My first story is here!

I think it should be a decent introduction to the setting for those who aren’t familiar with it. (In fact, that’s one of the goals for this first set of stories: give newcomers an overview of Rokugan, clan by clan.) If you like what I wrote, you might find L5R overall interesting, and you can check out the other fictions here (those provide links to the pdfs if you want to see the pretty formatted versions).

Yeah . . . I’m pretty excited. 😀 The setting has been rebooted back to the Clan War, so there’s an opportunity to do all kinds of cool new things, and this story provided a really great chance to showcase that, with the Dragon facing two entirely fresh conflicts that don’t come with easy answers attached. And I’m working on more stuff as we speak, so my involvement will be ongoing. *\o/*

Originally published at Swan Tower. You can comment here or there.

jimhines: (Snoopy Writing)
[personal profile] jimhines

“We’re so conditioned to believe that white is the default that we write ourselves out of the worlds that we create.”

Invisible 3 CoverDawn Xiana Moon is one of the contributors to Invisible 3, which comes out on June 27 and includes 18 essays and poems about representation in science fiction and fantasy. You can preorder the collection at:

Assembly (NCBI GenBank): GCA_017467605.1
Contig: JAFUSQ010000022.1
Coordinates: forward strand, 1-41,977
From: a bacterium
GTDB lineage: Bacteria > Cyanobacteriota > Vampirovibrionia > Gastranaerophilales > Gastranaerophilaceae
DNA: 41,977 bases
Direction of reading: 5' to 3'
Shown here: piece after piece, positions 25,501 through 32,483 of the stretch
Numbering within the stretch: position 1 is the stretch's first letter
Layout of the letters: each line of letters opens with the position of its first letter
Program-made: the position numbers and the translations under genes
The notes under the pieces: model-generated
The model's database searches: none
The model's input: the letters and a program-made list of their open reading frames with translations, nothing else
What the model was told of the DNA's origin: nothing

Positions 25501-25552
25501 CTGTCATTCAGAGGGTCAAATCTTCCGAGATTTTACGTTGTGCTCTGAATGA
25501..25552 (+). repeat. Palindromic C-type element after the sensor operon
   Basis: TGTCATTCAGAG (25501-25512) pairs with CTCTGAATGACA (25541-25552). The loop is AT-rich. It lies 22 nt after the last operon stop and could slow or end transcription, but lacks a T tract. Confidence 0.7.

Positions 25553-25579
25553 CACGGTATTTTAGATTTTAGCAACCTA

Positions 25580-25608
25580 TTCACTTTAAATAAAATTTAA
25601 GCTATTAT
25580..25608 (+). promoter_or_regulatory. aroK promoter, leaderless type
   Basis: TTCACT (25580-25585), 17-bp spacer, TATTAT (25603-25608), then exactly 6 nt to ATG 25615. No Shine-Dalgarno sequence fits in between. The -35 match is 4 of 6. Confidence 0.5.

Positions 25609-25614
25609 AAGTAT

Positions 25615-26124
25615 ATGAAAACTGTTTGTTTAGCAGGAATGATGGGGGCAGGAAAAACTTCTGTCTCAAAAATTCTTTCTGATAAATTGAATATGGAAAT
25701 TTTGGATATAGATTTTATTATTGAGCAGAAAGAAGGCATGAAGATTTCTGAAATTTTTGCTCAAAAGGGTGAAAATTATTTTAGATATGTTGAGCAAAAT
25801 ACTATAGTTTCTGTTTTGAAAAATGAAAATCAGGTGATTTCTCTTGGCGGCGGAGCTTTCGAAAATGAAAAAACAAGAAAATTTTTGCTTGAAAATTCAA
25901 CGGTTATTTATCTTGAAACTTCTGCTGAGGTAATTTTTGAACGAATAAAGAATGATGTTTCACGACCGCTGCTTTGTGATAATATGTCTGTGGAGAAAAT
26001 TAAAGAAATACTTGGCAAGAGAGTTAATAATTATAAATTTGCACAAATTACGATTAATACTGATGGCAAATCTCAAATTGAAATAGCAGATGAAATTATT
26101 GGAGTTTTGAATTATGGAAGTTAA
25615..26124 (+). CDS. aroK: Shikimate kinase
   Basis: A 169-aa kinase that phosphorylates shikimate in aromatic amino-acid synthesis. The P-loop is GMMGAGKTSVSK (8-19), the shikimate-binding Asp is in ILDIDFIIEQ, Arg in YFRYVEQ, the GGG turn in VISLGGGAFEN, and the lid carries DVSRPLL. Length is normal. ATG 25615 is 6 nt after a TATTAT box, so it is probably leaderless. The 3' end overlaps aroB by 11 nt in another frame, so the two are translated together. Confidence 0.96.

Amazon | Kobo | iBooks | Smashwords | Google Play

(It will be available for Nook as well, but we don’t have that link yet.)

Any profits from the sale of the collection go to Con or Bust, helping fans of color to attend SF/F conventions.

As with Invisible and Invisible 2, the contributors to this third volume have shared work that’s heartfelt, eye-opening, honest, thoughtful, and important…not to mention relevant to so much of what we see happening in the genre today.

#

Of Asian-Americans and Bellydancing Wookiees, by Dawn Xiana Moon

We have always existed.

In the early days of the internet, back when we were on Prodigy or CompuServe and email addresses were long strings of numbers with a comma in between, I was answering distress calls on derelict starships. America Online (because it wasn’t yet AOL) launched an ad campaign that envisioned an internet with graphics; I dodged Borg at Warp Six. I outsmarted Q when he appeared on my bridge, launched photon torpedoes at Romulans, and flirted with fellow Starfleet officers in Ten Forward. I was thirteen. And like a good overachiever, I wondered if I could list being second-in-command of the CompuServe sim group Fleet 74 on lists of my activities and accomplishments, right next to years of piano lessons, parts in theatre productions, dancing and singing in the community show choir, and the environmental and video game clubs I’d started (and of course led as president).